Thursday, 27 December 2018

Azure Function - The listener for function was unable to start

Issue

When debugging one of my Azure Functions in Visual Studio 2017, I got the error below:

“The listener for function 'MyFunction' was unable to start. Microsoft.WindowsAzure.Storage: No connection could be made because the target machine actively refused it. System.Net.Http: No connection could be made because the target machine actively refused it. System.Private.CoreLib: No connection could be made because the target machine actively refused it.”

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After a Google search, I didn’t find much on the error message. I figured I’d write up the solution for the next person who has this problem.

Solution

I figured that this may be a firewall issue or a problem with one of the services that wasn’t started so I tried to eliminate those causes. I found that all services were started and that even with the firewall disabled, I still had the issue. I resorted to the classic turn it off and on again and that still didn’t fix it.

Eventually, it occurred to me to check that the Azure Storage Emulator was started and I found that it wasn’t. To check if it’s started, run the command below:

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If you see IsRunning as False like above then you’re going to need to initialize and start the Azure Storage Emulator by running the commands below:

We can then check that the Azure Storage Emulator is running again by checking the status and we can see IsRunning is now True:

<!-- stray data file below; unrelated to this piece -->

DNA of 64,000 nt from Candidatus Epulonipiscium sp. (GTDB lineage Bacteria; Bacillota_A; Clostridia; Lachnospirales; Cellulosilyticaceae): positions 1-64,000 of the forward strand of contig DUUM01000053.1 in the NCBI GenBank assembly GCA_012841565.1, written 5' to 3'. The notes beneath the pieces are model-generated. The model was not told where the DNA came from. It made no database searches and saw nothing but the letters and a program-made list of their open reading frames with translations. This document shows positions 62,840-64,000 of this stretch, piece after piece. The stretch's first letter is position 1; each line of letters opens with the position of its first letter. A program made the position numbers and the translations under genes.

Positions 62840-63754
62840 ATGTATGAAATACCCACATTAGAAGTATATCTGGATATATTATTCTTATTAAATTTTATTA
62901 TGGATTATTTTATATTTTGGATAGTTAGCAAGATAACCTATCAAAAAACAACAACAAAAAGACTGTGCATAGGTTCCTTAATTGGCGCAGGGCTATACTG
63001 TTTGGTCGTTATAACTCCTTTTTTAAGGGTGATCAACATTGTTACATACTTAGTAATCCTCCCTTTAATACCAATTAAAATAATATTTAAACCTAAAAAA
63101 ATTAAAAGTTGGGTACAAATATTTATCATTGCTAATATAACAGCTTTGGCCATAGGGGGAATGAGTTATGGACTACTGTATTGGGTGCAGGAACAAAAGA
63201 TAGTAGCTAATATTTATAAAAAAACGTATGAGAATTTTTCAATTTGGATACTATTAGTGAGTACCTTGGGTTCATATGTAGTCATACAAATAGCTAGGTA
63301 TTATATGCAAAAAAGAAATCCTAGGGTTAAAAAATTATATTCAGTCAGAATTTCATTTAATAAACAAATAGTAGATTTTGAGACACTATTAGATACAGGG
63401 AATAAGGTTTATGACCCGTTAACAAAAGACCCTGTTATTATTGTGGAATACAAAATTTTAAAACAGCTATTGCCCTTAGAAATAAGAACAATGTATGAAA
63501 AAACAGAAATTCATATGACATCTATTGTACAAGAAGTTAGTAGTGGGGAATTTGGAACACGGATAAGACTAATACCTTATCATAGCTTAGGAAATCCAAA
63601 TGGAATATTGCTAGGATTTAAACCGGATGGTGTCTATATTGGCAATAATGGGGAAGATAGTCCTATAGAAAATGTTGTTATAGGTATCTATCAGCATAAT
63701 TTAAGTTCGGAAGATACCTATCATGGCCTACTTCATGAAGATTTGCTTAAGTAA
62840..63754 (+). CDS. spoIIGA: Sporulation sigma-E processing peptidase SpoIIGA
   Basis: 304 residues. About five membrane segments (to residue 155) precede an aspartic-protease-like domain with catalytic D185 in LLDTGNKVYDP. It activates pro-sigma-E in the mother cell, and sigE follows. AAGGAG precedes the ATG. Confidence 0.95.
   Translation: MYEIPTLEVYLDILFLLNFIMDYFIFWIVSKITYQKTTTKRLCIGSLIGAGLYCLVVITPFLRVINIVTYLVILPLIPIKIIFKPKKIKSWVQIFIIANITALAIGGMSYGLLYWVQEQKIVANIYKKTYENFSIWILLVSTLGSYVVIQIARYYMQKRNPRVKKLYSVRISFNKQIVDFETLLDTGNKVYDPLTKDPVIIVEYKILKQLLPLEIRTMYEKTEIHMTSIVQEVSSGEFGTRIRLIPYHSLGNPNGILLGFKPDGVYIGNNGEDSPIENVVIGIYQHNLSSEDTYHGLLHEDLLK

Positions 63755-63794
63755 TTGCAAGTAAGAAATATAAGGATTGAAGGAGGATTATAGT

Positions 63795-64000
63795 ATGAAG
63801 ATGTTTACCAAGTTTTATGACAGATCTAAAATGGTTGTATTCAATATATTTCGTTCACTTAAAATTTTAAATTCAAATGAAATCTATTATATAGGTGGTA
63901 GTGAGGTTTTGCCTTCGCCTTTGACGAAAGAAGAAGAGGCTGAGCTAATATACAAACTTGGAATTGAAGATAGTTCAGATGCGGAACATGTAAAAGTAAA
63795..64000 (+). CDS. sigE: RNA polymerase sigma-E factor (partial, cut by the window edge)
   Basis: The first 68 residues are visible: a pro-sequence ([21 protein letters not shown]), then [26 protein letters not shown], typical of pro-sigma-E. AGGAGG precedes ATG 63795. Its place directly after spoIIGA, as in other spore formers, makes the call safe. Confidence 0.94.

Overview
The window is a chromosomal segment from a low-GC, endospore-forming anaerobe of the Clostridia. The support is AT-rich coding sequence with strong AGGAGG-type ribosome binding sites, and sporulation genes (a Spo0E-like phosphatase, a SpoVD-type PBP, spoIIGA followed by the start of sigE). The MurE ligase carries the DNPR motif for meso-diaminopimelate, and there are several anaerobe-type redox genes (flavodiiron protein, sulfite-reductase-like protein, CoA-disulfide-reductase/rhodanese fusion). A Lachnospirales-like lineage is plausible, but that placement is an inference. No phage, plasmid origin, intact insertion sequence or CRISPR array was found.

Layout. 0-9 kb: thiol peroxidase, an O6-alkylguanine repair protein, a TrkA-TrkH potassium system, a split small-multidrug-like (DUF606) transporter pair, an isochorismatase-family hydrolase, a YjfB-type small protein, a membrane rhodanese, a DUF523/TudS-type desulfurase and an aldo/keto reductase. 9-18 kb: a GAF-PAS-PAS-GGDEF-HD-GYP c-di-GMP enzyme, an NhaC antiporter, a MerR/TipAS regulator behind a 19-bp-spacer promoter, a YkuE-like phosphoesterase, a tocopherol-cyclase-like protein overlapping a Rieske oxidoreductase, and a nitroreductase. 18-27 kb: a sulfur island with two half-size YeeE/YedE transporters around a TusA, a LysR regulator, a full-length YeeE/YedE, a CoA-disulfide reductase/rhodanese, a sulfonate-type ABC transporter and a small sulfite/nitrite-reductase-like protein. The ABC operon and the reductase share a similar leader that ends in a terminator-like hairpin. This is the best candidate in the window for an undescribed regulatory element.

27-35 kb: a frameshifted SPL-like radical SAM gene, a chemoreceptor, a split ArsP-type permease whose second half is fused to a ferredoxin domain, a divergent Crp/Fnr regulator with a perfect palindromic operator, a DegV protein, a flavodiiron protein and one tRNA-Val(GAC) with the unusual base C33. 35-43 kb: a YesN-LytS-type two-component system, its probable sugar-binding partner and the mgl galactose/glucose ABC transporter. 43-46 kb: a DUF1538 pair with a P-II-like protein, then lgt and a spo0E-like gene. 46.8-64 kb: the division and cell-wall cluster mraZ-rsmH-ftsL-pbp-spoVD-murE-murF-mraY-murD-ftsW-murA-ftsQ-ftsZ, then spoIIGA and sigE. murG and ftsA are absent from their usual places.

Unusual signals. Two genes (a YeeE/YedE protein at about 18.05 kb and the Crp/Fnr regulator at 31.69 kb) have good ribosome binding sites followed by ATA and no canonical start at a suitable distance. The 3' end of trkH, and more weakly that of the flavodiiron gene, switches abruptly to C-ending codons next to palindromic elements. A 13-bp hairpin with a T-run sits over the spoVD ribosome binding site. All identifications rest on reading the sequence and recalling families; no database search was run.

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You should now be good to go and can now debug your functions.

Thursday, 20 December 2018

Publish Azure Function with Visual Studio 2017

Introduction

In my last post, I demonstrated how to create a new .NET Core Azure Function. In this post, I’ll demo how to publish your Azure Function using Visual Studio.

This post assumes that you’ve created your Azure Function already. If you need to go back over how to do that, click here.

Publish Azure Function with Visual Studio 2017

1) Right click your project and click Publish

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2) If you have an existing Azure Function App already deployed in Azure then you can choose Select Existing to use an existing one however I’m creating one from scratch so I’ll choose Create New

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3) Log into Azure and fill out all the details then click Create

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You’ll be prompted to upgrade the version of Azure Function as we need V2, not V1 for .NET Core. If so, click Yes.

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4) After a few seconds, Visual Studio completes the deployment and you can now see your new Azure Function in the Azure Portal

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5) On the overview tab, copy the URL into PostMan

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5) Click on Manage and copy down your function key. You can create a new key if you want.

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6) In PostMan, add the key and the path to the HttpTrigger function as below

https://httptrigger-markgossa.azurewebsites.net/api/HttpTrigger?code=xxxxxxxxxxxxxxxxxxxxxxxxxxxxxxxxxxxxxxxx

You can now click Send and see your output

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There you have it! .NET Core Azure Function published to Azure in very little time. You can find the project code on GitHub here.